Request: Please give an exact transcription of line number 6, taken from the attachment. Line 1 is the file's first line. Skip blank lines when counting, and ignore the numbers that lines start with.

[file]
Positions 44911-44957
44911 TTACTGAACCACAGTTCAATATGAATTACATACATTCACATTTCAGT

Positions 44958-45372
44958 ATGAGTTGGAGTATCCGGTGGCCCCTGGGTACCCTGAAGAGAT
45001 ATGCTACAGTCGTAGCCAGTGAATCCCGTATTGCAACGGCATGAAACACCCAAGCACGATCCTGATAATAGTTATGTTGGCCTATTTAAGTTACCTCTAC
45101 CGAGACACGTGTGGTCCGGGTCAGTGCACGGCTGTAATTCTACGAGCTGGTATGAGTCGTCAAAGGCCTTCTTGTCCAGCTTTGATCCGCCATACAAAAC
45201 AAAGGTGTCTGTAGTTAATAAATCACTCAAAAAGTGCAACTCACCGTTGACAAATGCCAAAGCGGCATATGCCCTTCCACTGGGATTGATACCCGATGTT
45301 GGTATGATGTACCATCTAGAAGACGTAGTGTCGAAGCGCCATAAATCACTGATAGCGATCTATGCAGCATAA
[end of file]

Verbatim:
45101 CGAGACACGTGTGGTCCGGGTCAGTGCACGGCTGTAATTCTACGAGCTGGTATGAGTCGTCAAAGGCCTTCTTGTCCAGCTTTGATCCGCCATACAAAAC